Four Roles That Proved Elizabeth Debicki is the Ultimate Style Queen

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Elizabeth Debicki: the actress who can wear any outfit — and make it look fabulous.

The Great Gatsby, 2013

The actress made her film debut in Stefan Elliott's A Few Best Men in 2011. The movie itself wasn't particularly interesting, but director Baz Luhrmann saw Debicki in it and invited her to audition in Los Angeles. In May 2011, Luhrmann approved Elizabeth for the role of Jordan Baker in his adaptation of Francis Scott Fizgerald's The Great Gatsby. Jordan is an amateur golfer who loves gossip and extravagant outfits and probably has an even larger wardrobe than her friend Daisy Buchanan, the film's female protagonist.

The Man from U.N.C.L.E., 2015

Guy Ritchie has a special taste for fashion and style, and his spy film The Man from U.N.C.L.E. clearly proves it. The movie is set at the height of the Cold War and is a true ode to the style of the era. The outfits worn by the characters of Alicia Vikander and Elisabeth Debicki reference the work of iconic 1960s designers: Pierre Cardin's clean and laconic forms, futuristic designs in the spirit of Pierre Cardi, and Emilio Pucci's bright and psychedelic prints.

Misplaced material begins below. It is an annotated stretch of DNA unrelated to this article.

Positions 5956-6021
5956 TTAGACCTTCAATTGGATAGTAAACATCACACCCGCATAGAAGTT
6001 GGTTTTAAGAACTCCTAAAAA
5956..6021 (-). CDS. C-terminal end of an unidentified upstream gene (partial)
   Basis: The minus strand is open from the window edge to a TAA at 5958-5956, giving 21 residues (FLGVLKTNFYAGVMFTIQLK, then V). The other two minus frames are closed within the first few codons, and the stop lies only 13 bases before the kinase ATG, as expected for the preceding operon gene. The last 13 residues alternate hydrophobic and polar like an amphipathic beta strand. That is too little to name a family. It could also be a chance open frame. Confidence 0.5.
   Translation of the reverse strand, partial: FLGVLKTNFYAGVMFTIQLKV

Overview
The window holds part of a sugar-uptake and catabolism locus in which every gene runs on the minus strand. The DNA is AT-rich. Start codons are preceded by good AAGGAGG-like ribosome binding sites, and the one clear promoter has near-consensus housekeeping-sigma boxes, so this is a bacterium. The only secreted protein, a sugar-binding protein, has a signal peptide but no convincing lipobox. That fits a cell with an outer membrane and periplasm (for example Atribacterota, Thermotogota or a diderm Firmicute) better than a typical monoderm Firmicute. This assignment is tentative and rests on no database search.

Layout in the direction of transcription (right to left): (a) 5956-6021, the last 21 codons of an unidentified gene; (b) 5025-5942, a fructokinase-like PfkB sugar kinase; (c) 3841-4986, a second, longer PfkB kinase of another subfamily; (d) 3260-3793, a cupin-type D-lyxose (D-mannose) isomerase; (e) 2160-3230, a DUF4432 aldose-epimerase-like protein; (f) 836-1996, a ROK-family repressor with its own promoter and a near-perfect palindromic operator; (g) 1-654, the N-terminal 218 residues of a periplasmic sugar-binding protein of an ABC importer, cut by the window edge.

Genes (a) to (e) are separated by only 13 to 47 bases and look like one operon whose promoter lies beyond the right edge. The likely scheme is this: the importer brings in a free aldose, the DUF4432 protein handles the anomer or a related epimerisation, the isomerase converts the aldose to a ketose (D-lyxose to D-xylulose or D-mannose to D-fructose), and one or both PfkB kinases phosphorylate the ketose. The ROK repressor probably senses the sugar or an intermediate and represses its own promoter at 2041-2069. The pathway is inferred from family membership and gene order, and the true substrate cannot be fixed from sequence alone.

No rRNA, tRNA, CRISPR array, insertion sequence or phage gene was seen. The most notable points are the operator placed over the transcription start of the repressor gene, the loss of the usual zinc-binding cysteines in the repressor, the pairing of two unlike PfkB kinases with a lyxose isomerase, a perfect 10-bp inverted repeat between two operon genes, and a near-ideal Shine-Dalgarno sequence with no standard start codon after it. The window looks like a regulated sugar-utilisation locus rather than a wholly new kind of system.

The Night Manager, 2016

The plot of the British-American miniseries directed by Susanne Bier are somewhat reminiscent of the Bond movies: a European hotel's manager is hired by an intelligence officer to infiltrate the inner circle of an international arms dealer. Debicki's partners on the set were Tom Hiddleston, Olivia Colman, Tom Hollander, and Hugh Laurie. Her outfits in the series are elegant and simple, illustrating the principle of quiet luxury.

The actress wears long dresses with flat sandals, fashionable bathing suits accompanied with different capes, and sophisticated minimalist lingerie — which appear all the more stylish against the backdrop of the colorful landscapes of Morocco, Spanish Mallorca, Switzerland, and London.

Vita & Virginia, 2018

The British biographical drama directed by Chanya Button is an adaptation of Eileen Atkins' 1992 play of the same name. The film is set in England of the 1920s — the era of decaying morals, glittering jazz, and smuggled alcohol. Wealthy socialite Vita Sackville-West (Gemma Arterton) meets literature queen Virginia Woolf (Elizabeth Debicki), and the fierce confrontation between the two women transforms into a mutual affection, which in turn develops into heady romance that will shake high society and forever change the heroines' lives.